kw: book reviews, nonfiction, investing, retirement planning
Ric Edelman is heard on the local radio station, sometimes advertising and sometimes hosting a talk show about investing. His advice and approach seem sensible to me, so I was glad to run across his book The Truth About Retirement Plans and IRAs. His advice compares well with that from Peter Lynch in a book he wrote just after retiring from managing the Magellan Fund. Both make the point that long-term, stocks perform better than any other investment (except perhaps high-end real estate, if you have billions to invest).
Based on the Lynch book, I invested heavily in stock funds while I had a 401(k) available, then reallocated as I neared retirement. It turns out, I'd have done the same had this book been available 30 years ago! The difference is, Ric Edelman advises investing in everything available to the small investor. Here is an asset allocation model generated by the "GPS" tool at www.ricedelman.com:
Count 'em up: 18 asset classes, plus Cash. I ran the tool several times, for both myself and my father, in his 90s. This model is for someone about 10 years before retirement with a pretty good tolerance for risk. If you add the international bonds to the "International" category, which is for stocks, global exposure is 18%, a surprisingly aggressive stance. And although he mentions gold or precious metals a few times in passing, I see none in this model, nor any discussion in the book. I suspect that is due to their double risk: gold went from $1,800/ozT a couple of years ago to $1,200 early this year, and is creeping back up at best. In real terms gold has yet to reach values it had during the Reagan presidency. Such fluctuations are risk type 1. The second type of risk is, you either pay for a custodian to guard it, or you take custody and risk being robbed. If anyone is paying attention (someone usually is), you are vulnerable when it is in your possession, before you get to your safe deposit box.
Back to the model. Non-bond non-cash totals 65%, about right for someone about 55. There is a joke hidden in the GPS. To answer one question, you have to choose one of 5 levels of risk, from zero to a scary graphic of zigging up and zagging down. If you choose the zero-risk tab, you are admonished that risk is never zero, and if you really have no tolerance for risk, you're on the wrong planet (that's how I'd word it; Edelman's webmaster is more tactful). So there are really 4 levels of risk tolerance. Then there is another question that evaluates the same trait in a different way, a few about objectives, your age and how much you'll be allocating, and you get your model.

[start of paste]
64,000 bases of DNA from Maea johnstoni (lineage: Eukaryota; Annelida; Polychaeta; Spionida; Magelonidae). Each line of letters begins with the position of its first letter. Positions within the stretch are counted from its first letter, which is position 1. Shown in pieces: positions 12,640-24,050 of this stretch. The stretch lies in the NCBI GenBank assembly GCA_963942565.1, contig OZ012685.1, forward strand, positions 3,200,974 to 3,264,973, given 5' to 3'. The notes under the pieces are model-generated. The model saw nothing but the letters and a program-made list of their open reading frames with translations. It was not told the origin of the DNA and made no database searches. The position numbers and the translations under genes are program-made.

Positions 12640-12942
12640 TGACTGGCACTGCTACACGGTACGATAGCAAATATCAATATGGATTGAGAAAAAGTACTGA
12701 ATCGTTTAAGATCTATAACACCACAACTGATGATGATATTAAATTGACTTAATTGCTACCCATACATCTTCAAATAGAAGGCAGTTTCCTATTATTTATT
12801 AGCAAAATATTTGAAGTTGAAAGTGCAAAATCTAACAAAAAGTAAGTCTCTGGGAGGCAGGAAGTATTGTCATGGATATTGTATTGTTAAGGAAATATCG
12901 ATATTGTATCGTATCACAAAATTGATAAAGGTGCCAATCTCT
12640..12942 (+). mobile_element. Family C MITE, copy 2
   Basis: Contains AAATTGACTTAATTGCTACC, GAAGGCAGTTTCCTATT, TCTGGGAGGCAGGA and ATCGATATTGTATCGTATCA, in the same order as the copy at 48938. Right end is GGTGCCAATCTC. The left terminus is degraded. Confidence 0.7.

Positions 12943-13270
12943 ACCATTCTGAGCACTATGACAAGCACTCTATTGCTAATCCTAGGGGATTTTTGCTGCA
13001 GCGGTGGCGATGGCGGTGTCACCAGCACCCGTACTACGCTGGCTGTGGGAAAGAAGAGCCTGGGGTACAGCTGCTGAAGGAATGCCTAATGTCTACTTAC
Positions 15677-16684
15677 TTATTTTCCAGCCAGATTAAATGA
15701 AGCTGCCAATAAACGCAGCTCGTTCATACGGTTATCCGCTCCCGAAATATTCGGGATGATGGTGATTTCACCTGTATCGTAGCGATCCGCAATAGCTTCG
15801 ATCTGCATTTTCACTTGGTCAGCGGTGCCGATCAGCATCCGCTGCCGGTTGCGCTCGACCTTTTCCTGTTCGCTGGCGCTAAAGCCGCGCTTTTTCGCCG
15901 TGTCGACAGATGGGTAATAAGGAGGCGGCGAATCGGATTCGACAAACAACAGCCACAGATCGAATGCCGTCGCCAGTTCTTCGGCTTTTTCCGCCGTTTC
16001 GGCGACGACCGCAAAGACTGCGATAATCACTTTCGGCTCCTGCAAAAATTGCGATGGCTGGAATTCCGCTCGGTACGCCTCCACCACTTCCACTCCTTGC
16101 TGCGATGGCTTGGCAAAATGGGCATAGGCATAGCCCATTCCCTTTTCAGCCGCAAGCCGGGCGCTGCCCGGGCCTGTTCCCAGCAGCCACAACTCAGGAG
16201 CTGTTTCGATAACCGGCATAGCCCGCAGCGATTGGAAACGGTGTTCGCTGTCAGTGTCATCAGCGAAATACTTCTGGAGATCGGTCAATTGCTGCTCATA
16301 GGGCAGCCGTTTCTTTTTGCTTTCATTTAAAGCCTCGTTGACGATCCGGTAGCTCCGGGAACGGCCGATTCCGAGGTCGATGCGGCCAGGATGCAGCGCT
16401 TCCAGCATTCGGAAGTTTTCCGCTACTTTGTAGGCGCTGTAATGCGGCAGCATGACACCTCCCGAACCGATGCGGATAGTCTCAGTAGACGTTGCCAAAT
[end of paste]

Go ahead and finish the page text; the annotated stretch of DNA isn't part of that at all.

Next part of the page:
The book has three parts. The first 7 chapters discuss retirement plans in all their variety, with frequent exhortations to take full advantage of any plan you're offered. In fact, if you don't at least have a 401(k) with some amount of company matching (AKA free money), he recommends changing employers. Of course it is also a good idea to fund your IRA every year also. Chapter 5 is titled "How to Save for Retirement When You Think You Can't Afford it". In a sidebar he mentions a study that found people making less than $13,000/yr spend about 9% of their income on lottery tickets. That's more than $90/month. For everyone who didn't win the lottery, it is lost money. If you have a way to put $90 into a passive stock fund, that is, an index fund tied to S&P 500 for example, after 40 years you'll have invested more than $43,000 and it'll be worth $200,000 to $300,000. That is the slow way to win the lottery!